Harty on the Albion, televised football and Rebels v Whitehawk

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WHEN Spurs took on Nottingham Forest in the first-ever live league game in October, 1983, did anyone really comprehend how TV would change the way of football?

Albion’s up-coming 5th round FA Cup visit to Liverpool is a case in point.

A 4.30pm kick off on Sunday, to accommodate live coverage on ESPN is a disappointment in some ways, because I believe it makes it very difficult for some fans to make the long journey, with a potential after-midnight return home and all supporters under-16 due at school the following day.

But then again, the Albion under the terms of their entry to the competition have to play when they’re told, and for a club who not that long ago faced extinction, they now find themselves in a game worth potentially £1million.

Sources very close to the club inform me that with a near full house at Anfield and the TV revenue, the club would look to bank £800,000 from the day, if they were to win, and don’t rule it out as they’ve done it before in 1983, then with the prize money that would take the revenue into seven figures (As would a draw because again a replay would generate at least another £250,000 for the Albion).

The bottom line is, unfortunately, sometimes it’s about that, the bottom line on the balance sheet, more than the fans, but that’s what football has evolved into under the influence of TV, but then again, would we at the Albion have anything like the Amex without how football is today?

With the Albion away at Leeds United, a healthy attendance is expected at East Brighton Park on Saturday when Whitehawk entertain Worthing in an intriguing Ryman League fixture.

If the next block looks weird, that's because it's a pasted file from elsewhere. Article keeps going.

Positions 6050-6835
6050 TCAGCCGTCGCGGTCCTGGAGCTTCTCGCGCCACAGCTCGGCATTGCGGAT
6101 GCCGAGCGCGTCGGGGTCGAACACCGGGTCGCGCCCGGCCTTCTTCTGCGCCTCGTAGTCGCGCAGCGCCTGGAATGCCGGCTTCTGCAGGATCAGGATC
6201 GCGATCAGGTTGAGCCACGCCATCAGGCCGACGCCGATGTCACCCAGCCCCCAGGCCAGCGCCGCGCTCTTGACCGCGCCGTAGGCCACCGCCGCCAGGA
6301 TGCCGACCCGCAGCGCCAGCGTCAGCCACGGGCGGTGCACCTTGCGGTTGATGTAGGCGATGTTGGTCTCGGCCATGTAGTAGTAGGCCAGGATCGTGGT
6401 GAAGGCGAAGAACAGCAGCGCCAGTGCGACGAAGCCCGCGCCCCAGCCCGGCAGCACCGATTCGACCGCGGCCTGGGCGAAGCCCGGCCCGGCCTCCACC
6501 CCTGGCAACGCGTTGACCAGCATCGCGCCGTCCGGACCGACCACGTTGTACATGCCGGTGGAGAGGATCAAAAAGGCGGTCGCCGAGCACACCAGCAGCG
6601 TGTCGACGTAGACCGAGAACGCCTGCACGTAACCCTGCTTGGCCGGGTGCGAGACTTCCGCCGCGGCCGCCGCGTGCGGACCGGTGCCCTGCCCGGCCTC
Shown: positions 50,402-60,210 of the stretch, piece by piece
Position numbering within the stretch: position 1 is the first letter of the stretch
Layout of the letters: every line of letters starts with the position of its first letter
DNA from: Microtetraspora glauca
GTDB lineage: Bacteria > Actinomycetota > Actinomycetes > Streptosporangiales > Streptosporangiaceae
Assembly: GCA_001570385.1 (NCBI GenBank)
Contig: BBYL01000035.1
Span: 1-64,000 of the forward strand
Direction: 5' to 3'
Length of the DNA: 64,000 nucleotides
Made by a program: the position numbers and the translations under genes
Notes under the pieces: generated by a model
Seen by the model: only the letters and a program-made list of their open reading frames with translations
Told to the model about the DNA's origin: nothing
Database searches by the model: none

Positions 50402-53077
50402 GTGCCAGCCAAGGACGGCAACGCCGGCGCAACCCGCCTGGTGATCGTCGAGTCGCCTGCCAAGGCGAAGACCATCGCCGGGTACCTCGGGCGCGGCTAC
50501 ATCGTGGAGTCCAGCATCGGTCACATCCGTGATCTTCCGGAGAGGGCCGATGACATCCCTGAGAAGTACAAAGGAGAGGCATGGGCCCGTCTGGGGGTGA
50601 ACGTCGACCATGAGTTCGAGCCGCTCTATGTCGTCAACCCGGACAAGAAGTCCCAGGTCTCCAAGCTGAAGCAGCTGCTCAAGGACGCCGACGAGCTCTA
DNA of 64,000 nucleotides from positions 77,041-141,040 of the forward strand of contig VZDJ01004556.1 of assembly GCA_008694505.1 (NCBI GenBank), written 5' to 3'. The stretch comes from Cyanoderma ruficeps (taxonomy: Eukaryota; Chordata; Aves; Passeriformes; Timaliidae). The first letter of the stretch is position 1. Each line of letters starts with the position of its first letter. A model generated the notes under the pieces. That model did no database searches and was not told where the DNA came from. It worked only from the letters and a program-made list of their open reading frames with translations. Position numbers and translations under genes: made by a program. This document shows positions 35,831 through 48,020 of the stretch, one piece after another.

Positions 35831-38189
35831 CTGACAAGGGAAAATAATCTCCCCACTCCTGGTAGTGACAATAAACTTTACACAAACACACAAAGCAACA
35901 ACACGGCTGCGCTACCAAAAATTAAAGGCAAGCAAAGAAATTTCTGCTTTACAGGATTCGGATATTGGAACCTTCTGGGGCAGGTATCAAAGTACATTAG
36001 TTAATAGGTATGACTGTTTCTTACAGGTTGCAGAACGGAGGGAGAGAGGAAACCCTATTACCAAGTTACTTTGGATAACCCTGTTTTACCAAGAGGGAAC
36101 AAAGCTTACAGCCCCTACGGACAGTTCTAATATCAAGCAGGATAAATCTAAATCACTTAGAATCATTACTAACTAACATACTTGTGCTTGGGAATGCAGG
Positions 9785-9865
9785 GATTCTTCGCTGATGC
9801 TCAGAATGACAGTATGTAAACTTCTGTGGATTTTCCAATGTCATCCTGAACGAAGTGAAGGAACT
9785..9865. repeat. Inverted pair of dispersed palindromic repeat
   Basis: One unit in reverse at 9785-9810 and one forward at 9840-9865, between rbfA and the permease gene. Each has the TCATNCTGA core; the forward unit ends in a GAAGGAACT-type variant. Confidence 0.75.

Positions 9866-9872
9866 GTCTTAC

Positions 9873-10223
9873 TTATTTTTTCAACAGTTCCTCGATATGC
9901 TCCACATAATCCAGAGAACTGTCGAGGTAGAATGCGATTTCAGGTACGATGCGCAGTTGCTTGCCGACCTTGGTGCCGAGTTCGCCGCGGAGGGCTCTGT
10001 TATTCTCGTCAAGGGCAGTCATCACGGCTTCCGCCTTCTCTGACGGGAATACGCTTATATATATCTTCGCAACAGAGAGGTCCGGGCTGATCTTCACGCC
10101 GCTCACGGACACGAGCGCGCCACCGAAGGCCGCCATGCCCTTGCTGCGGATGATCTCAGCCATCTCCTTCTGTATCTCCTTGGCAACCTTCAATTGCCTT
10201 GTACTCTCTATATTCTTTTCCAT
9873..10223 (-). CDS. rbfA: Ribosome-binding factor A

Both clubs have promotion ambitions and credentials, but that’s probably where the similarities end, as Worthing, under Chris White, have cut their cloth accordingly due to the economic climate whilst the Hawks allegedly have one of the biggest budgets in the league.

And that’s not a criticism of Whitehawk, I know the people involved over there, they have the financial clout and the passion for the club and football in general, so it’s not the traditional tale of a club spending what they haven’t got, followed by the inevitable financial melt down.

Having worked inside Worthing FC this season, the board do have the right idea but as any normal football fan (if in fact we are normal), I really wonder what Chris could achieve at Worthing with the same budget available to him?

But do budgets win matches? The answer will be apparent just before 5pm this Saturday.

There’s no doubt that the late Angelo Dundee was indeed part of boxing legend, but did his gamesmanship possibly change the course of boxing history?

When the late, great Sir Henry Cooper knocked Cassius Clay over at the end of the fourth round in their 1963 bout at Wembley, Dundee led the dazed Clay back to the corner which was in clear violation of the rules, he then administered smelling salts, when water was the only permitted stimulant allowed in British boxing rings, before famously noticing a tear in Clay’s glove, which meant they had to be replaced, gaining his fighter valuable recovery time.

Would Cooper’s corner have done the same thing? I can’t answer that, as we all know Clay became Muhammad Ali and went on to conquer boxing, having his title taking away from him for political reasons, and not losing in a bout till some eight years later, but might a Cooper knockout on his record have changed his career path?